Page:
The Erosion Add-on modifies the mesh to a more natural and organic flowing look. Furthermore it generates UV-maps for shading and textures.
Custom shaders are included in a materiallibrary-scene.
Designed, to get flow based shading of the mesh.
So you could generate your landscape with any other tool or with the built in "new landscape" function, and refine it by the simulation of erosion.
There are many landscape-products on blendermarket claiming to be "realistic". Especially the higher priced ones dont even consider natural erosion behaviour or flows of any kind, but rather use a bunch of noise textures to displace a landscape.
This is the only Addon with erosion simulation and it works on any mesh, even Suzanne can be eroded.
Rocks, Caves, Canyons and Mountains. The mesh modification can be applied once or while you are modeling your landscape in iterations, with rising detail.
Vegetation can quickly be applied, by automatically creating a particle system and paitning the density vertex group to distribute trees and plants conveniently.
Long story short this offer is a no brainer looking at other price tags.
Apply it to the whole mesh or just a selection of vertices.
A good way to use it, is to add modifiers (subdivision+displace), apply them to the mesh, and erode the mesh afterwards. then again subdivide, displace, and erode, and so on...once your mesh is fine, you can map it, to generate uvmaps that shade the landscape according to the flow of debris downhill.
You can "mouseover" them, to see a description.
- "Size" and the "new landscape" button are for generating a random landscape from scratch. But you can apply Erosion onto any mesh you want!
- "mesh" lets you select your landscape/mesh. be sure, that the normals of the mesh are flipped upwards. landscape generators like ANTlandscape flip the normals downwards sometimes. "selected" only modifies the selected vertices, and leaves the unselected in place (except if optimize is checked).
"border" will keep all mesh-border-vertices in place, for tiling purposes.
- "steps" is the number of "centuries" which the erosion shall be simulated. the higher the longer the calculation will take. A vertexcount of 100.000 vertices will take roughly 5 minutes of calculation.
- "rivers" will determine how many additional thin flows will run down from the peaks .
- "wind" and "angle" define the strength and direction of the wind. it will influence both: the vertice-offset due to erosion, and the uv-map coordinate of the z-normal channel (which is useful for sand and snow laying on the landscape)
- "optimize" will subdivide and decimate the mesh to get an efficient topology. this is recommended if you don't care about the exact position of your mesh-vertices and topology.
- "camtrack" will subdivide the mesh with respect to the distance from the camera. this is very useful to save polycount if the landscape isn't for interactive use, but has a fix camera track to be rendered from.
- "vertcount" limits the optimization to avoid too high polycount. usually some value between 150.000 and 1.000.000 is convenient. higher mesh resolutions will take very very long to calculate. (up to an hour for 4 million polygons)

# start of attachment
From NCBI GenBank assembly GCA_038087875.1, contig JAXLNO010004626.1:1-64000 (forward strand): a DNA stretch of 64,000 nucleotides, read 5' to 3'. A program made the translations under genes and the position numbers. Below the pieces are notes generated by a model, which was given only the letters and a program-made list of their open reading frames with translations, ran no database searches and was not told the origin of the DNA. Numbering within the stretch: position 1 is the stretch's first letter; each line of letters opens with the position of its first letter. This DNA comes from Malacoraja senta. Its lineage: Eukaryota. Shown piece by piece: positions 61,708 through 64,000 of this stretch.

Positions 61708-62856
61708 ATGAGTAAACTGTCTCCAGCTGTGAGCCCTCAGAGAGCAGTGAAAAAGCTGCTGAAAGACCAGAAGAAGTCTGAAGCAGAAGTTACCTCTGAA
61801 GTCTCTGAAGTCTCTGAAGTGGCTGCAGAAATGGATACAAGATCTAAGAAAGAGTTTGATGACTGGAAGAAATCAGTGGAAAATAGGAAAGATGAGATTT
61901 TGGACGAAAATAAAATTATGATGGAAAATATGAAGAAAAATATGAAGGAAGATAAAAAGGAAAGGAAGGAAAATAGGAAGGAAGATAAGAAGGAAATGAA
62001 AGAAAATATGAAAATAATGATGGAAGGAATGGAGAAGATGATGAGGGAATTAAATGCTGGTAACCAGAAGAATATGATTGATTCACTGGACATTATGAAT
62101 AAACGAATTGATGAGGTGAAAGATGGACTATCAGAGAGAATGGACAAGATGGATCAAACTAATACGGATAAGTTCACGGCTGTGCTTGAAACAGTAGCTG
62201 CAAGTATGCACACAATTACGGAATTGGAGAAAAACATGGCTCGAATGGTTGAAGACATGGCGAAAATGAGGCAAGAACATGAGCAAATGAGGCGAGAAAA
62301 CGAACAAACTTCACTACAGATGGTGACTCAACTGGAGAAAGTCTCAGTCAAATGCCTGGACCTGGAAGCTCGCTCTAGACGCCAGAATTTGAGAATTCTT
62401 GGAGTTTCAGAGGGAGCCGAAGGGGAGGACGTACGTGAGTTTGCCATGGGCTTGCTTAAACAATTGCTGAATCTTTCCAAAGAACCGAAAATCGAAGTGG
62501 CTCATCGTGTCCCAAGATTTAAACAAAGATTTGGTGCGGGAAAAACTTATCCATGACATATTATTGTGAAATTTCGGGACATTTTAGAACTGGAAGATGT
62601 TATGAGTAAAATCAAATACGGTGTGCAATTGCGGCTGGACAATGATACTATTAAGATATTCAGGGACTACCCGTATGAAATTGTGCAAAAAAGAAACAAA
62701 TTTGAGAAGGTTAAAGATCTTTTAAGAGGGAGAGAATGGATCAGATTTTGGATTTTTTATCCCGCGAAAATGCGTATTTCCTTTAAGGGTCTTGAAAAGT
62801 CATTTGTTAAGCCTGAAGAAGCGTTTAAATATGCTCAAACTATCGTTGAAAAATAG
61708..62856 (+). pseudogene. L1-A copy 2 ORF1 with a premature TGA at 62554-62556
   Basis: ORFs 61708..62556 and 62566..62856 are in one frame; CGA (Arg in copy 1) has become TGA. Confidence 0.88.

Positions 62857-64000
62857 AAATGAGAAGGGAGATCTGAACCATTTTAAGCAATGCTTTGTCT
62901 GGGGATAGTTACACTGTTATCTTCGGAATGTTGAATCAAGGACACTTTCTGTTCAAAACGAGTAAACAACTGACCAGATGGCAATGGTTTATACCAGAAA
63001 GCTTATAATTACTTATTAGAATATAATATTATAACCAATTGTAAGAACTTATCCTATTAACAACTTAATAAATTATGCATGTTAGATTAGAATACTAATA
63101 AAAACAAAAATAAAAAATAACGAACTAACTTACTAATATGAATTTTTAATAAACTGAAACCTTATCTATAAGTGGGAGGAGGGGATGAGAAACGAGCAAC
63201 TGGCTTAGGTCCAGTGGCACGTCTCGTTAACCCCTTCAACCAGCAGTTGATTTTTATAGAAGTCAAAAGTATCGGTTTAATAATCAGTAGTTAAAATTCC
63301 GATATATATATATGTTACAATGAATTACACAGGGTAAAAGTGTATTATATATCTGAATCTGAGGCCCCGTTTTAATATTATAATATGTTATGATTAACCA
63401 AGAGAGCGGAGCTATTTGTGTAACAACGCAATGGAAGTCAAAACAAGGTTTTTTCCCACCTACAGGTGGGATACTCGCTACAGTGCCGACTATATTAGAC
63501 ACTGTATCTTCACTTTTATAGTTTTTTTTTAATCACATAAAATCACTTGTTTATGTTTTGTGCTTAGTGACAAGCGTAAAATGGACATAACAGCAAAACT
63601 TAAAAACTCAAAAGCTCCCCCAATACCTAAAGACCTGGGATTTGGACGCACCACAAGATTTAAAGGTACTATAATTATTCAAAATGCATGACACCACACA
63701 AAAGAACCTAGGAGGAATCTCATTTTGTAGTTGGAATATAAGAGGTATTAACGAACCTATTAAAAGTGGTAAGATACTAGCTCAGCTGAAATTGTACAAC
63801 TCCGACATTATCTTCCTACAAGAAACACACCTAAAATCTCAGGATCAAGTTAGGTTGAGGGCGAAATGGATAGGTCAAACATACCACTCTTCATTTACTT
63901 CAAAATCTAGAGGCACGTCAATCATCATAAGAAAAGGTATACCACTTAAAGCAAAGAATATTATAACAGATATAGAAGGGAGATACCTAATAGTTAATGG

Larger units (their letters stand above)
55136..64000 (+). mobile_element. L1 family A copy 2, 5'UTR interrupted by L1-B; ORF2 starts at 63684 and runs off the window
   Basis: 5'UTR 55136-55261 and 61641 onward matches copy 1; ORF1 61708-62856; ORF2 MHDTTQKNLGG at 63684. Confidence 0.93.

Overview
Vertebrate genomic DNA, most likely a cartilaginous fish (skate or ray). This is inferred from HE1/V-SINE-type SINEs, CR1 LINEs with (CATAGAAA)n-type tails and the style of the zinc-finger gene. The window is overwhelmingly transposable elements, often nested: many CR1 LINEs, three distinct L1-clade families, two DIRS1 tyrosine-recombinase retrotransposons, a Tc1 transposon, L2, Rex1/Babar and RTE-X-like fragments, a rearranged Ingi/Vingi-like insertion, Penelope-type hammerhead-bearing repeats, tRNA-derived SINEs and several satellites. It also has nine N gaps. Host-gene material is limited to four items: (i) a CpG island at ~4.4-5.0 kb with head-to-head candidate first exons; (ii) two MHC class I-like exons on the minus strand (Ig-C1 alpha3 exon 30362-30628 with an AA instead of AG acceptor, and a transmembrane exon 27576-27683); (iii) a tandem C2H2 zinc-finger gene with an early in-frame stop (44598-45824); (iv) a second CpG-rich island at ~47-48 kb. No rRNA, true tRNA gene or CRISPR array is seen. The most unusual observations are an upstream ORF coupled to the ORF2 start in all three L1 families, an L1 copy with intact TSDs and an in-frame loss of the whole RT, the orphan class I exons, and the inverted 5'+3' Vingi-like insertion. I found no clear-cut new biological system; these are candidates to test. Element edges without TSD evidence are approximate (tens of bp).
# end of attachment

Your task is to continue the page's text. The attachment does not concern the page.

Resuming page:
- "forest" will generate particles for trees or rocks.
- "hq" will add a subdivision modifier and a displace modifier after the calculation. this is to save mesh resolution and get smooth uvmap-flows.
- "vgroup" generates some vertex groups for further work on the landscape, like fracture-vertices, "forest" vertices (be sure to check vgroup if you generate forrest particles) peaks etc.
click on "erode" button to manipulate the vertices of the chosen landscape. before you click it, you might want to open the window/toggle system console to see the progress of the calculations. but dont close the system console, as it will close blender also! ;)
click on "map" to generate uv-maps for the material. see the progress in the system console.
the landscape in the image above was mapped and textured using the low res texture on the left. Complex uvmap channels vanish the need for detailed texture work, leaving the texture to a simple gradient from "clean" stone to "dirty" debris. the uv-map is doing the work of coloring each vertex with the right color, so that a natural impression of sand flowing down is achieved. precisely speaking the v coordinate in the uvmap is for the flow and the u coordinate for the gathering of dirt.
as shwon above ceilings of caves and tunnels are calculated just like real ceilings, leading to small spikes and flows simulated with a global downward gravity.
In the shaders called erosion_nodegroup, there are some further values:
colors (rock, dirt, flow, gather) are the different colorcahnnels, that are masked according to their names. use textures, or colorramps here.
bump is the strength of stones bump. and bumpcover is the influence the stones have on the colors.
offset will let you adjust the amount of gathering.
heightfactor will offset the top-peaks different than the lower valleys.
scale is the scale of the stones-texture.
Another shader is the erosion_coloRamp shader. It has one ColorRamp to vary the color along the rock-dirtflow-dirtgather direction of the landscape. a flow value and a scale value for stones will help to vary the shading.
This is the simple-shader solution, while the erosion nodegroup shader is the complex one.
Additional there are two shaders with texturenodes, as an example how to use image textures with the generated uvmaps. some simple gradient textures are included in the pack.